I do have contact with Wes, but it is our policy to not give out information without permission. If you will email me at laurie.verge@pgparks.com, I will forward your information on to him. It would help if you would give a small indication of why you are seeking information on the derringer. I try not to jeopardize anyone’s research.

  4. John,
    I can understand the confusion especially since the sources are not consistent in giving the caliber of the pistol or the lead ball. Since every Henry Deringer pistol was handmade, the size of the pistol and its caliber can vary from weapon to weapon. It’s hard to tell from the FBI photo, but it’s actually closer to .44 caliber. A ball of about .41 caliber was ideal for the weapon; anything larger would be very difficult to ram down the barrel. Each pistol had its own bullet mold for that very reason. My email address is campruston@gmail.com.

    Wes Harris

  5. Erik

    Looking at the older photos vs the more modern images, it appears at some point a person tightened the screw on the derringer’s side plate. Are you aware of any restoration and/or maintenance that has been done to this piece over its history?

    • Erik,

      Wesley Harris is the expert on the derringer and the rest of Booth’s arsenal. He’s working on a book about the weapons of the assassins. All I know I’ve learned from him. If memory serves me, at some point the screw which held the hammer in place fell out. It was replaced with a wood screw about the same time as when the wood stock around the barrel was repaired. Maybe Wes will see this and chime in with more.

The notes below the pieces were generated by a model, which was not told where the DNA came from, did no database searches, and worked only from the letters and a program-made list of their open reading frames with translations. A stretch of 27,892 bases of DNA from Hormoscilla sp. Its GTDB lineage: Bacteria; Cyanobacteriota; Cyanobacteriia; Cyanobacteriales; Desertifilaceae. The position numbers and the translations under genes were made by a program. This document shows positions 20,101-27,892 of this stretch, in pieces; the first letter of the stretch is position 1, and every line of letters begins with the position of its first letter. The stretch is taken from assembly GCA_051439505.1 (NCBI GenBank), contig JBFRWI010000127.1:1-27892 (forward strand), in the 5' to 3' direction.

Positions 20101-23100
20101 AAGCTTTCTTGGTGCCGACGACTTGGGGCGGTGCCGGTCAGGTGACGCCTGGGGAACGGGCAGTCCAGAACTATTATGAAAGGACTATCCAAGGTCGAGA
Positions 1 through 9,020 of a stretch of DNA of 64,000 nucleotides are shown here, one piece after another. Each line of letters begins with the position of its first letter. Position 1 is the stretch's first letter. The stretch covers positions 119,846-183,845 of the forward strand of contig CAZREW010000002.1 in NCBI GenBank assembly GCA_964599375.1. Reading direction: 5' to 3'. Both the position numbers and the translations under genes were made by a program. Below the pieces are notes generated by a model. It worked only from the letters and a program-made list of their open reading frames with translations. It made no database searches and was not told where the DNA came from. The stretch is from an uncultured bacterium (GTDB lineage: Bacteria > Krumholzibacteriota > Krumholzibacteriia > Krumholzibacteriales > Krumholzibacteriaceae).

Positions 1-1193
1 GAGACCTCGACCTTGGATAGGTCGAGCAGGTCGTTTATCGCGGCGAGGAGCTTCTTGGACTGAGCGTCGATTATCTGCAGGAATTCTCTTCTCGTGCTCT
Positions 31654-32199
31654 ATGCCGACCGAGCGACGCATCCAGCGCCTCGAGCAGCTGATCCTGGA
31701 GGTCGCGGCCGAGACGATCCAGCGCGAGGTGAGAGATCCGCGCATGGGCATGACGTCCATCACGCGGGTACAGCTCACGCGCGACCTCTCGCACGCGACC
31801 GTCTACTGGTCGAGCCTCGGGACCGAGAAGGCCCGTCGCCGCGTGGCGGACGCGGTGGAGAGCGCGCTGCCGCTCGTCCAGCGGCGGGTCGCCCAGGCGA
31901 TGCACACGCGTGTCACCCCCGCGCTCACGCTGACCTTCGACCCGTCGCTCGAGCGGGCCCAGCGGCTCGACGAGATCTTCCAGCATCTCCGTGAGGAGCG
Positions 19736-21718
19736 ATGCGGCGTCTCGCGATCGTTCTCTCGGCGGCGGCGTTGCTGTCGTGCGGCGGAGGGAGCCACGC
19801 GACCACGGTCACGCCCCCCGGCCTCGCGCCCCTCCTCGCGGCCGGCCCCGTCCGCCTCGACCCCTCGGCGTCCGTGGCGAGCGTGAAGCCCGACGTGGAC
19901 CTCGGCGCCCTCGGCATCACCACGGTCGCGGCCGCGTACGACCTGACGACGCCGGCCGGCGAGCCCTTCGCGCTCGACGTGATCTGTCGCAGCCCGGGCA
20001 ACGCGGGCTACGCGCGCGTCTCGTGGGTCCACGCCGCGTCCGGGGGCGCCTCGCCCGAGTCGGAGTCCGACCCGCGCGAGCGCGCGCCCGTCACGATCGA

6. Wesley Harris

    The earliest photos of the pistol show the head of the screw missing. We don’t know if it was like that when Booth had it. Some time in the 60s or 70s, the broken screw was replaced with a common wood screw. There was talk at one time of replacing it with a genuine Deringer screw but the NPS decided not to do so. Note some of the photos show a string–that was to keep from losing the hammer with the defective screw.

  7. Erik

    Thanks for the responses. However, I’m referring to the screw of the side plate, a short way to the left of the “Deringer/Philadelphia” inscription. I’m sure it isn’t a consequential detail, just something I noticed. Again, Thanks!

  8. Wesley Harris